Winters have become warmer in Finland due to climate change, which makes nesting more difficult for the extremely endangered Saimaa ringed seal. WWF Finland is helping by building snow banks on Lake Saimaa’s ice for the seals to give birth.
The Saimaa ringed seal gives birth in a cave-like nest that it builds inside a snow bank on top of the lake’s ice. This year, just like other recent years, there has not been enough snow for the seals to build their nests.
“If the seals have to give birth on bare ice, the pups have no shelter against predators, the cold and other disturbances,” said Liisa Rohweder, CEO of WWF Finland “up to half of them could die.”
WWF Finland is helping by piling up snow on Lake Saimaa’s ice to form man-made snow banks for the seals to give birth. The operation is coordinated by Metsähallitus (Parks & Wildlife Finland) and a large group of volunteers take part in it. Last year the seals gave birth to 81 pups and 90 percent of them were born in man-made snow banks.
This year the situation is even more dire and the need for man-made snow banks is evident, as the winter has been extremely warm and the ice formed late on Lake Saimaa leaving less time for the snow to accumulate on top of it. Altogether around 280 snow banks were made.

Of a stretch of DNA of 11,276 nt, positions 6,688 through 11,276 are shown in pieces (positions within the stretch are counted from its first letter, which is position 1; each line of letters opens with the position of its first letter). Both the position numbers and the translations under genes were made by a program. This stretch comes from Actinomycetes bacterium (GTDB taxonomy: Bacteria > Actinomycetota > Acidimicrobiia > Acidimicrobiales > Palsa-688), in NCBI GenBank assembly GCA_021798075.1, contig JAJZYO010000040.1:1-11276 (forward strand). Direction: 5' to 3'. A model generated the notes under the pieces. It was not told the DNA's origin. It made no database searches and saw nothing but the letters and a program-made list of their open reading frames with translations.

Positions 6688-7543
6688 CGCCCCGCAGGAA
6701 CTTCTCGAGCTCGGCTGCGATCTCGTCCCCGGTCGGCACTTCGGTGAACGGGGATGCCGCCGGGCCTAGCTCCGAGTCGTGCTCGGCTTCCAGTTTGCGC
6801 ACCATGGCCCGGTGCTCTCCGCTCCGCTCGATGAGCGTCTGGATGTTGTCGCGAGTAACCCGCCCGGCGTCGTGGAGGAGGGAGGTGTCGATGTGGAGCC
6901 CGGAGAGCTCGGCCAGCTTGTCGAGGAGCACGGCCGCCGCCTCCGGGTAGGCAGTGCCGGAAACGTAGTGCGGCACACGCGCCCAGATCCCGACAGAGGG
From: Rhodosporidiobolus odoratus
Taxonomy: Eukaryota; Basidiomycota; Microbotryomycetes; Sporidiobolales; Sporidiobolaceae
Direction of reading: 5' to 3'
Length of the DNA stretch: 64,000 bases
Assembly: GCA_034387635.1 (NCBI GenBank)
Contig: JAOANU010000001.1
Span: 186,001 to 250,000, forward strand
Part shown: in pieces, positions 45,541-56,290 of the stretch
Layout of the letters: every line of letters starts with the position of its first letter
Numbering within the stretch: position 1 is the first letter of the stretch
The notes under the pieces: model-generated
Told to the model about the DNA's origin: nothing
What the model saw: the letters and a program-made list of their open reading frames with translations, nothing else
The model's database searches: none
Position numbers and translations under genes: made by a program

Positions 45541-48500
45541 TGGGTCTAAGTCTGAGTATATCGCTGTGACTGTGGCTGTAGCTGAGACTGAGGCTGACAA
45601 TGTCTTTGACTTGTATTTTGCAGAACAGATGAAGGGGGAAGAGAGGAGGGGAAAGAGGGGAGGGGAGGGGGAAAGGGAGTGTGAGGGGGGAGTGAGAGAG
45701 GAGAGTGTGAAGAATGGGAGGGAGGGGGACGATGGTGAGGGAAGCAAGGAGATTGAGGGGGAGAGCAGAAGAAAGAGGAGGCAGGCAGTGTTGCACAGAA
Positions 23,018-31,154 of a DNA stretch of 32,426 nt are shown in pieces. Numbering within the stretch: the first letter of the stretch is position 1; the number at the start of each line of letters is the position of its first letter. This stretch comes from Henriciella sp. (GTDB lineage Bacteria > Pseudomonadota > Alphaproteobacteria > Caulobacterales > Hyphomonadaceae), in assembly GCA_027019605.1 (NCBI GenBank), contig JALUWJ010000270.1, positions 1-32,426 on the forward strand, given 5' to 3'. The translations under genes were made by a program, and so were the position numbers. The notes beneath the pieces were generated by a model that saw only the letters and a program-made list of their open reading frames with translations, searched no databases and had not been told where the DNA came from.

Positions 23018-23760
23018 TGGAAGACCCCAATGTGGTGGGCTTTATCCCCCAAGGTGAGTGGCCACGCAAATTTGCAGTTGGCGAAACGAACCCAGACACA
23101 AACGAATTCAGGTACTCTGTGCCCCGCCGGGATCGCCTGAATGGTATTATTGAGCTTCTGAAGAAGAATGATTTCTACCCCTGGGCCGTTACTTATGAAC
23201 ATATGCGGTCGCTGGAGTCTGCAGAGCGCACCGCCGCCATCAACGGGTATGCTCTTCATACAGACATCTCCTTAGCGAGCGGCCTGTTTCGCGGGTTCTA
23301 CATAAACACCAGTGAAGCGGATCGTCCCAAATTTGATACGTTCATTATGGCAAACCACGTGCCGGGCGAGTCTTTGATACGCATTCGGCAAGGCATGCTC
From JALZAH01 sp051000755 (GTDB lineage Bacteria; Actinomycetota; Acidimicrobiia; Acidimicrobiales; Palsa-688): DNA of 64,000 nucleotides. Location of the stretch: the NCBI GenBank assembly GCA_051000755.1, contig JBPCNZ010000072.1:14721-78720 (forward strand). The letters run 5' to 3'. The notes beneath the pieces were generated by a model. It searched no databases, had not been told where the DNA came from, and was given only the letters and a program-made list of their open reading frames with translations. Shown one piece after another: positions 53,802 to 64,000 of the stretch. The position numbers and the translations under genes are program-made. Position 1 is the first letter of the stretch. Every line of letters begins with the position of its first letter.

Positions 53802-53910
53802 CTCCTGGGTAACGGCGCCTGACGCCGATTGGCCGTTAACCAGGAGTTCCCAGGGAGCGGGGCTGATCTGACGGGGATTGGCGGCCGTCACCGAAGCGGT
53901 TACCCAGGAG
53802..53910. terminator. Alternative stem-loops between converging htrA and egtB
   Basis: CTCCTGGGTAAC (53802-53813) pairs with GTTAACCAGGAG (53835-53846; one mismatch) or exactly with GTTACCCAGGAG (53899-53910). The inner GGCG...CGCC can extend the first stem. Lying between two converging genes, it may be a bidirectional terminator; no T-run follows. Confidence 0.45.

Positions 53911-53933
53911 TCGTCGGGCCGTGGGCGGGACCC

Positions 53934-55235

“Although building snow banks is hard work, everyone involved from volunteers to authorities and WWF staff, is highly motivated as making these snow banks is a prime example of concrete and productive nature conservation,” Rohweder added.
The first snow banks built for seals were innovated and tested as a part of a research project funded by WWF Finland and carried out by scientists at the University of Eastern Finland.
“It’s great we can help an endangered species like this, but at some point we have to have a viable long-term plan. This includes taking quick action on climate change,” said Rohweder.
The Saimaa ringed seal is one of the rarest seals in the world and can only be found in Lake Saimaa. WWF Finland has worked in many ways to protect the Saimaa ringed seal since 1979 and thanks to these efforts, the population previously facing extinction has been preserved and even increased. These days, the population is estimated to be around 380 individuals.
For more information contact:
Communications Officer, WWF-Finland
+358 40 840 8500
World Wildlife Fund Canada welcomes the announcement of an agreement in principal between the government of Canada and the Qikiqtani Inuit Association to explore options to protect the High Arctic Basin, or Tuvaijuittuq, which means “the ice never melts” in Inuktitut.
WWF biologists are now at Narwhal Camp in Canada’s Far North alongside Fisheries and Oceans Canada researchers and other partners, as field work for this and other research projects supported by WWF-Canada’s Arctic Species Conservation Fund (ASCF) gets underway.